• Strengthened political and military alliances with South Korea and Japan. The US should not encourage either to develop nuclear weapons, which would make an already fragile regional security situation more unstable, but should take steps to provide unmistakable assurance to both that the full range of US military retaliatory options and protection would be available if either were threatened.

A Terminal High Altitude Area Defence (THAAD) interceptor is launched from the Pacific Spaceport Complex Alaska in Kodiak. (Photo: REUTERS)


Containment and deterrence are not appealing options, just as many condemned those approaches as passive, immoral and defeatist during the Cold War. In fact they were none of those then, and would be none of those now.

But before the US accepts the necessity of such an approach, the US could offer the North Koreans - both directly and through the South Koreans and the Chinese - one last chance for them to turn away from the disastrous course they are on.

The US could propose a deal that would offer them much of what they say they want in return for their complete denuclearisation and dismantling of their missile programme, namely:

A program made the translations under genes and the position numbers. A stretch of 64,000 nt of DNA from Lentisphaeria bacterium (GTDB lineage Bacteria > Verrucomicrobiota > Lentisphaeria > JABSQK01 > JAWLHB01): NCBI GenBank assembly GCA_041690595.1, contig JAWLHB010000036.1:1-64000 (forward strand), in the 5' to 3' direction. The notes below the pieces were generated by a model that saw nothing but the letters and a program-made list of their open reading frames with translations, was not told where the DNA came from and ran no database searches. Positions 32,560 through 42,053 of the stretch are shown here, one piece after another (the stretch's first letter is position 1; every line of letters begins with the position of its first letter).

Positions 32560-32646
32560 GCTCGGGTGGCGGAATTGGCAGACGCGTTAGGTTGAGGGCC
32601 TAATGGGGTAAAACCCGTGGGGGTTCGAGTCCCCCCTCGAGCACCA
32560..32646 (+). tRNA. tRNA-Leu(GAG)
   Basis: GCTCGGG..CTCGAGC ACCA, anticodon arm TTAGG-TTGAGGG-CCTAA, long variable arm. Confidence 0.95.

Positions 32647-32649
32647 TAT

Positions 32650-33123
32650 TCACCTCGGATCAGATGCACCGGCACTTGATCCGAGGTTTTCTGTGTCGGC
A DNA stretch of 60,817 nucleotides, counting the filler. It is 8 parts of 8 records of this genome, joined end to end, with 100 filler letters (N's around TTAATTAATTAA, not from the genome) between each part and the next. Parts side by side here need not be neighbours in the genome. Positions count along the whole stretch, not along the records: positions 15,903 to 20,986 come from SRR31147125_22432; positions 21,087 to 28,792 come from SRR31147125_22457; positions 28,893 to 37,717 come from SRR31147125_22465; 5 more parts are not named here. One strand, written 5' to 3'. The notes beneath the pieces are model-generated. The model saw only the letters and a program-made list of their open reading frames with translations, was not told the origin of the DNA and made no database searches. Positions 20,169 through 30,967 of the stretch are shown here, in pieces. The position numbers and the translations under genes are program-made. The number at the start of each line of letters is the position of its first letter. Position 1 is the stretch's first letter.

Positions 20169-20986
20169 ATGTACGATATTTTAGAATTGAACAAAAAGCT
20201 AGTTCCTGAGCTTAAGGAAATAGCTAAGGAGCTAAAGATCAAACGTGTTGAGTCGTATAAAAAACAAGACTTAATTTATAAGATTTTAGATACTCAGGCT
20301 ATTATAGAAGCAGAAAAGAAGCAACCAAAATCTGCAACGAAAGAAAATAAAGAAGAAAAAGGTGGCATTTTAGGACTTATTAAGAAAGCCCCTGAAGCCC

• Establishment of full diplomatic relations;
  • End of the economic embargo and sanctions, economic assistance and investment; and
  • A peace treaty to replace the 64 year-old armistice agreement.

In such an agreement, both sides would need to undertake carefully staged and backloaded steps, since trust is non-existent. Each side could commit to these objectives at the outset, with the timeline and key implementing framework to be negotiated.

There would be nothing in such an agreement that would be contrary to US national security interests, and it would provide to North Korea the security that it claims justifies its nuclear weapons programmes. Such a package would provide assurance to Pyongyang that any collapse of its system would be due to its own failings, not the actions of outside powers.